Somewhat Absurd, Somehow Existential
Through these far-reaching and searching poems, J. J. Steinfeld’s work continues to not only orbit a multitude of realities and multifaceted worlds, but to interrogate various aspects of being, whether they appear as the worldly or the otherworldly, the ordinary or the extraordinary, ... Read more
Through these far-reaching and searching poems, J. J. Steinfeld’s work continues to not only orbit a multitude of realities and multifaceted worlds, but to interrogate various aspects of being, whether they appear as the worldly or the otherworldly, the ordinary or the extraordinary, the physical or the spiritual. As Steinfeld concludes in his poem “The End of the World,” somewhat confronting the absurd and somehow embracing the existential: “I want a poem with a good ending / all the thoughts and uncertainties / and missed opportunities / tied together with metaphoric hope / even if that poem is about the end of the world / preposterous and ludicrous / as it might be. ”
Fiction writer, poet, and playwright J. J. Steinfeld lives on Prince Edward Island, where he is patiently waiting for Godot’s arrival and a phone call from Kafka. While waiting, he has published eighteen books: two novels, twelve short story collections, and four poetry collections.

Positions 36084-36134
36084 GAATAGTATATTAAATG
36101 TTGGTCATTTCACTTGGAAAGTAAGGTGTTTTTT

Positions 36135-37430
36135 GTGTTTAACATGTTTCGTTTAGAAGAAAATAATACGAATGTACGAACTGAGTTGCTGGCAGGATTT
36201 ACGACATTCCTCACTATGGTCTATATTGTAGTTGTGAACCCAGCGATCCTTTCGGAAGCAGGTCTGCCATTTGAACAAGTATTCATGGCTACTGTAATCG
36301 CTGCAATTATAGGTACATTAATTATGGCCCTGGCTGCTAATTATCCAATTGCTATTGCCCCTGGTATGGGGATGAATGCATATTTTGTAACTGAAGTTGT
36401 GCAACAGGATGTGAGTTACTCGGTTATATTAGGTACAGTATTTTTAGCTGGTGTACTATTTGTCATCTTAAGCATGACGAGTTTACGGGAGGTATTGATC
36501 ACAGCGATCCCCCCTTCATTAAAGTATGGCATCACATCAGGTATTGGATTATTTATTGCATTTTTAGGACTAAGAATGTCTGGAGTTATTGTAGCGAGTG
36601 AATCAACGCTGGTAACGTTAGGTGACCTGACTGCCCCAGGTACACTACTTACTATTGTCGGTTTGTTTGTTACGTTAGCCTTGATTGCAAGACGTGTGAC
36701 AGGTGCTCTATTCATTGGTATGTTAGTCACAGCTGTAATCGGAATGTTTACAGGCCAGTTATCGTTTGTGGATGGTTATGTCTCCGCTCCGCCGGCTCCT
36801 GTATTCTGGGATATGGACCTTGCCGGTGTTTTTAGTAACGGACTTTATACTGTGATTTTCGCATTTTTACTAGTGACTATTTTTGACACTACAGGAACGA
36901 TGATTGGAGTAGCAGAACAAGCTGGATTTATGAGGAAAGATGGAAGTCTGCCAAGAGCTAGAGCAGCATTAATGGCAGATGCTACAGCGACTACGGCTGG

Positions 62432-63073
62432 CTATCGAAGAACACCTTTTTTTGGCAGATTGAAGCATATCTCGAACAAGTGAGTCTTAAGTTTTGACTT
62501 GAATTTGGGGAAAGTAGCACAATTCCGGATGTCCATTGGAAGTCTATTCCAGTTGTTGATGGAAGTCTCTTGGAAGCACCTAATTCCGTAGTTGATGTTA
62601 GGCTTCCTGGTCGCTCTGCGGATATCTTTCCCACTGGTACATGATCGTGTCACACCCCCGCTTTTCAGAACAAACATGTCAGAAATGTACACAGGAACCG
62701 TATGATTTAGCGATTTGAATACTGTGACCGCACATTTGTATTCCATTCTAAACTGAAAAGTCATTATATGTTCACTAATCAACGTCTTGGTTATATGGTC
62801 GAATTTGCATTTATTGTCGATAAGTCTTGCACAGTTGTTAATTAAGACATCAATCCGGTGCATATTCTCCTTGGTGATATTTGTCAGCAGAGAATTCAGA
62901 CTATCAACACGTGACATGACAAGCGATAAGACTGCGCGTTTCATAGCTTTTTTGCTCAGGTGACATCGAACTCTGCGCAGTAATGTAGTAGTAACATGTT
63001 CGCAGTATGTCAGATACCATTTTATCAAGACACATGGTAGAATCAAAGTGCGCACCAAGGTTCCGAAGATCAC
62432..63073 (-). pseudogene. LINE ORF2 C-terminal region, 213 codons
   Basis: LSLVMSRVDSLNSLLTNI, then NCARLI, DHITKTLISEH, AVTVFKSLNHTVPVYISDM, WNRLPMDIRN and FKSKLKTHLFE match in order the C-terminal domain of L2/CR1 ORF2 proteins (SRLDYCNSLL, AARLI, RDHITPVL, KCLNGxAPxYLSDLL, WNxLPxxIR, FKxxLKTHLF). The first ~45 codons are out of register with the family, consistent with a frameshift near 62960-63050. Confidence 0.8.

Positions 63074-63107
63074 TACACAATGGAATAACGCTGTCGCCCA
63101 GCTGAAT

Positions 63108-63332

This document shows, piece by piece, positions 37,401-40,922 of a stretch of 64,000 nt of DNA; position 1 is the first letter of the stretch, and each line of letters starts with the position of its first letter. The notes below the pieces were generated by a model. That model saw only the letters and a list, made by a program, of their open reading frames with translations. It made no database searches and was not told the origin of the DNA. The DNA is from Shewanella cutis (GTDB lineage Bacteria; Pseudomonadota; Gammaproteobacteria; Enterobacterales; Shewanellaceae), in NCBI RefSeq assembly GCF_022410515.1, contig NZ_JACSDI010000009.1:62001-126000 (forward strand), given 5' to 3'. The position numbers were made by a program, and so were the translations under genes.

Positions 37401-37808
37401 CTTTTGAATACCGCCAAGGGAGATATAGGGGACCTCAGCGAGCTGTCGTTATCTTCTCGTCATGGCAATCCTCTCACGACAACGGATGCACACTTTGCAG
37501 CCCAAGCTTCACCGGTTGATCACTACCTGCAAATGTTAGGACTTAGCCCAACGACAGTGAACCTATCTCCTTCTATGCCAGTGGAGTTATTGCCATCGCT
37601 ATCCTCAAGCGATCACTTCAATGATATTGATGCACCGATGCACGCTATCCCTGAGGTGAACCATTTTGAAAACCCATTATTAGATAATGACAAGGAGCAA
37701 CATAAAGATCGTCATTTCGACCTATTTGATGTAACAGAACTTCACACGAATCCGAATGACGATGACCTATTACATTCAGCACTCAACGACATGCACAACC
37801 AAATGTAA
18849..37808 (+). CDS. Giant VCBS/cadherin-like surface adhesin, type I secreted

To enter into a Steinfeld poem is to enter into a world of the fabulist, of conundrums, magical sleight of hand, elegant allegories, and cautionary tales, sometimes dire, sometimes comedically ironic. But make no mistake: beneath this “dialogue with mystery” of this world and the otherworldly, there is an essentially humanistic voice searching for answers to the big questions against seemingly unfair odds—a commuter contemplates love and time on a bus ride; a woman opens the urn containing her husband’s ashes; an elderly man watches old sci-fi films in a seniors’ home and laughs because “they got it all wrong / not even close / those silly, silly, Earthlings.
— Brent MacLaine, author of Athena Becomes a Swallow and Prometheus Reconsiders Fire
J. J. Steinfeld brings both intellectual naughtiness and wry rigour to his seriously playful philosophical questioning in Somewhat Absurd, Somehow Existential—his seventh collection of poems. These are pieces that probe magic and mystery, faith and fancy, Heaven, immortality, God and metaphoric hope alongside death sentences and “Existential Texting,” in language that is unafraid of its own bounty and imaginative edge.
— Elana Wolff, author of Swoon, winner of the 2020 Canadian Jewish Literary Award for Poetry